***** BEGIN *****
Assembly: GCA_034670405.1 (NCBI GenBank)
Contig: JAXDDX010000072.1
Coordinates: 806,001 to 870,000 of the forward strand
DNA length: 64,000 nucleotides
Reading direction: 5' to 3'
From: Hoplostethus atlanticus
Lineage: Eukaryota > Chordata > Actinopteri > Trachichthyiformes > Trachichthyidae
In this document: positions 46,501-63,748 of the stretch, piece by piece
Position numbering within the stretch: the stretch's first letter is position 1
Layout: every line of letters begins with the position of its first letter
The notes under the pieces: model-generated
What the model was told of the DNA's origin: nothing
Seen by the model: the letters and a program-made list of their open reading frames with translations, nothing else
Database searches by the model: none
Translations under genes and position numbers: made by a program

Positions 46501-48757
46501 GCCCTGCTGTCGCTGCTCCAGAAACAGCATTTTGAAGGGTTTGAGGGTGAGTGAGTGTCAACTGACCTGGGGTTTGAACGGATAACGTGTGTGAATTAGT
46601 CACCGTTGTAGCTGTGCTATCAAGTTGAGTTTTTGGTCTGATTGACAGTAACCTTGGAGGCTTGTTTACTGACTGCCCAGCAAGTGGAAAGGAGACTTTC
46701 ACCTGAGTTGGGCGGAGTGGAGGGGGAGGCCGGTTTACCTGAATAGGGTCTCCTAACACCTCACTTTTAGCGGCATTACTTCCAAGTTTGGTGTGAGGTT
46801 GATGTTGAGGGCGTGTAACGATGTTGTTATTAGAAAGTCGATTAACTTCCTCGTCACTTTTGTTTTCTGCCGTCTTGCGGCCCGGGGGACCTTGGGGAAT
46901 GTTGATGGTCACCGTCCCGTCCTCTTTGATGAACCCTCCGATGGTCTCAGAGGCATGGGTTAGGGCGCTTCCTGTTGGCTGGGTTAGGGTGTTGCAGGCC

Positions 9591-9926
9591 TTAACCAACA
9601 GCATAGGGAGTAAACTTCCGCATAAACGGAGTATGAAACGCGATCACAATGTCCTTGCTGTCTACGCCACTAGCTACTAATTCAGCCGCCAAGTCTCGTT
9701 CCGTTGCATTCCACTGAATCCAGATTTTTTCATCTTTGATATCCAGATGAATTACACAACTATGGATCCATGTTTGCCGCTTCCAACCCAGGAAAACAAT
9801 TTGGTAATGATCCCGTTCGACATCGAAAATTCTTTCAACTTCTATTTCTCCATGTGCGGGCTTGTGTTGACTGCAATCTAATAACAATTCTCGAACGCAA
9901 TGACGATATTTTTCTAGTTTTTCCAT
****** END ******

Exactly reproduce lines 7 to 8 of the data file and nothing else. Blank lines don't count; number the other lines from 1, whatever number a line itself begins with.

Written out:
Lineage: Eukaryota > Chordata > Actinopteri > Trachichthyiformes > Trachichthyidae
In this document: positions 46,501-63,748 of the stretch, piece by piece